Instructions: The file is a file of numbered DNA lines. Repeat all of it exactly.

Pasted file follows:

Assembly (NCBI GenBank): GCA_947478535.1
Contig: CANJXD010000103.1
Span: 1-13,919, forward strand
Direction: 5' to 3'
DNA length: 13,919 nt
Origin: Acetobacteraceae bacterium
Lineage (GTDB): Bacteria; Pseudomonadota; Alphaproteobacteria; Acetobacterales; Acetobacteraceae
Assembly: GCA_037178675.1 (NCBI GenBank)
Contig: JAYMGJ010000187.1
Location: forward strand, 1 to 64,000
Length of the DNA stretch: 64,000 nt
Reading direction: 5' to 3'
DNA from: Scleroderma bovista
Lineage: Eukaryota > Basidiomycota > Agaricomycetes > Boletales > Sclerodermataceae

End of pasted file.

Assembly (NCBI GenBank): GCA_947478535.1
Contig: CANJXD010000103.1
Span: 1-13,919, forward strand
Direction: 5' to 3'
DNA length: 13,919 nt
Origin: Acetobacteraceae bacterium
Lineage (GTDB): Bacteria; Pseudomonadota; Alphaproteobacteria; Acetobacterales; Acetobacteraceae
Assembly: GCA_037178675.1 (NCBI GenBank)
Contig: JAYMGJ010000187.1
Location: forward strand, 1 to 64,000
Length of the DNA stretch: 64,000 nt
Reading direction: 5' to 3'
DNA from: Scleroderma bovista
Lineage: Eukaryota > Basidiomycota > Agaricomycetes > Boletales > Sclerodermataceae